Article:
“President Obama and Democrats retain more credibility on energy than Republicans. Voters believe Obama will do a better job on energy than Romney by a 7 point margin, 51-44 percent. And they think Democrats will do a better job on this issue than Republicans by a 50 – 43 percent margin. These advantages are significant and represent larger advantages for Obama and Democrats than they receive on either the economy or taxes.”
Fuel efficiency standards themselves are highly popular withMichigan and Ohio voters. According to poll conducted last September for the NRDC Action Fund, "undecided" voters were more likely to vote for the Presidential candidate that supported higher fuel efficiency standards by a 2-1 margin in Michigan and a 3-1 margin in Ohio. "Likely" voters in those states also were more likely to vote for the Presidential candidate that supported higher fuel efficiency standards by a 2-1 margin in both states.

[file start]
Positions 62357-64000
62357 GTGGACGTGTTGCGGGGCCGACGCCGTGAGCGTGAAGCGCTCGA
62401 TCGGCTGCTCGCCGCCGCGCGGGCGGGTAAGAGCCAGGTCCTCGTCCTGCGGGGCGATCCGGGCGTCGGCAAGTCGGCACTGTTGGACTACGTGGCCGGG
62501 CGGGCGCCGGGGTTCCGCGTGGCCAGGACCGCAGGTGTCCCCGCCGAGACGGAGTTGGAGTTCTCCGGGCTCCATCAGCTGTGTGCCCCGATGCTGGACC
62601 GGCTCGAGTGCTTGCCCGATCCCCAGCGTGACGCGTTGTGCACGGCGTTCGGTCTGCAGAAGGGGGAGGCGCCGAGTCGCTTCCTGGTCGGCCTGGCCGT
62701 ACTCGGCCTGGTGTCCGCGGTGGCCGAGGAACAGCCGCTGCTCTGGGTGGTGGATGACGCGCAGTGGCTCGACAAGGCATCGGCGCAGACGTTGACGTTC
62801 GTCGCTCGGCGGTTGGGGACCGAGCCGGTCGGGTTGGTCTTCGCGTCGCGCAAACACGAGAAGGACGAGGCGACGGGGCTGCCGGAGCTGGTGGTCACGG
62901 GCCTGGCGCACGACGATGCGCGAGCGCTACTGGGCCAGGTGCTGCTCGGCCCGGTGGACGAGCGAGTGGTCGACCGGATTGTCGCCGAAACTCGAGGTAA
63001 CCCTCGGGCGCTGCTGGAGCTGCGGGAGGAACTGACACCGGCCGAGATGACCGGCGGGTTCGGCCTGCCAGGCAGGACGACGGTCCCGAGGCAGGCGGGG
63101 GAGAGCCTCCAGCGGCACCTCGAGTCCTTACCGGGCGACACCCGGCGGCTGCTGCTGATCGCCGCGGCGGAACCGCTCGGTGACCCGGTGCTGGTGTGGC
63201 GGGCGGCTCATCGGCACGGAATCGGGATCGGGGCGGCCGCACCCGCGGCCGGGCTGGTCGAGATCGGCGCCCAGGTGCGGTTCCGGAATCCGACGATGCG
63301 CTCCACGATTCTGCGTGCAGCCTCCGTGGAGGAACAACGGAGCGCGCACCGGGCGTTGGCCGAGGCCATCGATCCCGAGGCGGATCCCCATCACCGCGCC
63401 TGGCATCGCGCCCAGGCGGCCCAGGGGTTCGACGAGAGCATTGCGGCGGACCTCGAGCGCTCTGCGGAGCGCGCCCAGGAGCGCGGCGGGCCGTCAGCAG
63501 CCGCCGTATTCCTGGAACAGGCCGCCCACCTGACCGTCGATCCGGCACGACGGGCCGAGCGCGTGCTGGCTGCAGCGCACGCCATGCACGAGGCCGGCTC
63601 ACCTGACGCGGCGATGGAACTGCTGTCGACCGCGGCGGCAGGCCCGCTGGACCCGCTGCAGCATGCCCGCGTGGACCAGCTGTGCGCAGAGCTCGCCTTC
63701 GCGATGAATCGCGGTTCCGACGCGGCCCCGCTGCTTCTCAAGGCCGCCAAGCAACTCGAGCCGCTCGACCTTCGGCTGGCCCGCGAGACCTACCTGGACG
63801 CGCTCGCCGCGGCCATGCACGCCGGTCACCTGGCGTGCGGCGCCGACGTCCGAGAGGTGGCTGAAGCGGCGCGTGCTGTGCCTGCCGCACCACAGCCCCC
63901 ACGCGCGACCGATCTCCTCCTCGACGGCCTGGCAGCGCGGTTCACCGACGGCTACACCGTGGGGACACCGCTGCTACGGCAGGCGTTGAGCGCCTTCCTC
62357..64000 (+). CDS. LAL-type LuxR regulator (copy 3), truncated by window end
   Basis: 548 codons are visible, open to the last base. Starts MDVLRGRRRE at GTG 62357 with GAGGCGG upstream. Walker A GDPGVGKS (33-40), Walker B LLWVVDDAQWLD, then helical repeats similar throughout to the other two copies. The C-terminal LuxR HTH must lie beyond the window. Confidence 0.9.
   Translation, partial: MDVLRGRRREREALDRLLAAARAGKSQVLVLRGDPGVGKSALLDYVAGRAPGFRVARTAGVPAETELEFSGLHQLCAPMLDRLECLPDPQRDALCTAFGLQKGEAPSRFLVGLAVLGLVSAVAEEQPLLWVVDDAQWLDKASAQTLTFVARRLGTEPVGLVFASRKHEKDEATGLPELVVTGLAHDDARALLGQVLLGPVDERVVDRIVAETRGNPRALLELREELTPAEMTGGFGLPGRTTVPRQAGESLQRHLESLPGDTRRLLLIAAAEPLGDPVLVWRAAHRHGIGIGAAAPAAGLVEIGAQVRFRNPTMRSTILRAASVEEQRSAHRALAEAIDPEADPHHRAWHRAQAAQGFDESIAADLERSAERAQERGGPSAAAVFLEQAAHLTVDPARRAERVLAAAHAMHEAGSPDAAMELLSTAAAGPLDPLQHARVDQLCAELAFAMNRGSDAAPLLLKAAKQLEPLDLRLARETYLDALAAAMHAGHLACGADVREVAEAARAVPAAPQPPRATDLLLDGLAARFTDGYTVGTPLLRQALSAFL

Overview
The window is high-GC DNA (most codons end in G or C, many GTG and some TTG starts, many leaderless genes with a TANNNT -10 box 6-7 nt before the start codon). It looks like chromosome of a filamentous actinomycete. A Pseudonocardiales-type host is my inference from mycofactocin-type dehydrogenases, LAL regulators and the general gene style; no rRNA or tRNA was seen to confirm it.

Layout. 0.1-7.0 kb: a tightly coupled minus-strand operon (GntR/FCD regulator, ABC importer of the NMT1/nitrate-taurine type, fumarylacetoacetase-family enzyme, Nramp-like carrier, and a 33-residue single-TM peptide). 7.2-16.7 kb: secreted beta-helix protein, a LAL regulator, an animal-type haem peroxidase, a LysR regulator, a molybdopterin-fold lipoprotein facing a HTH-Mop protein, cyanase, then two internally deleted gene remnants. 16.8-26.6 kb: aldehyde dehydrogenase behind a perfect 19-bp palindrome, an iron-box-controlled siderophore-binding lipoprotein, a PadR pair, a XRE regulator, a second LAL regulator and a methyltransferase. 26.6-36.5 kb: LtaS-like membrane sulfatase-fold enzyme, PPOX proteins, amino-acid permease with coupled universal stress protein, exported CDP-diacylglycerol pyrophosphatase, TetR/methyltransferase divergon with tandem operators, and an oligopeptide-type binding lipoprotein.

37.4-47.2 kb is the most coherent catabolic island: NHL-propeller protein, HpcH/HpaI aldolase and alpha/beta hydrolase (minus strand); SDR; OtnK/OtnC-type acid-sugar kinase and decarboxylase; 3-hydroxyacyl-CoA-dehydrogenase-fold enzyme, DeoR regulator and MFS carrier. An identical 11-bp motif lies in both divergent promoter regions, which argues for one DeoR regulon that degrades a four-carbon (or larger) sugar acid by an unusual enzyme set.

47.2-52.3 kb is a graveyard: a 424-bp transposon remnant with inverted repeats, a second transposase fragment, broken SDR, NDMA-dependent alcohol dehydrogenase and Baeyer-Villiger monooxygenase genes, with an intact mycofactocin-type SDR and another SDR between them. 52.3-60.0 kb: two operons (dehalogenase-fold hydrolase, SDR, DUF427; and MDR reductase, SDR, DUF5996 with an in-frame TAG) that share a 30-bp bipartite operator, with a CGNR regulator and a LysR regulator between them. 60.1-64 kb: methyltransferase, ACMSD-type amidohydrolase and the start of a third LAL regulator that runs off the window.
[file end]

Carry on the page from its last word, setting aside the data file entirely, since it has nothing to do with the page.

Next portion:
Auto companies and their workers in Michigan and Ohio understood how a Romney Administration’s attempt to overturn the standards threatened to create chaos for their investment plans. These plans are based on long-term stability of the hard fought fuel-efficiency standard agreements.
Creating this stability and certainty- including California’s agreement to be part of the national program- was so important that in a speech to the Detroit Economic Forum, Chairman and CEO Dan Akerson praised the Obama administration's 54.5 mpg proposal as a “win for American manufacturers”. According to the Detroit News:
Akerson said the uncertainty about future requirements had been "one of the major risks coming into 2011." Under the deal, automakers won't face separate regulations from California and other states.
Fuel-Efficiency Standards a Powerful Boost to Auto Jobs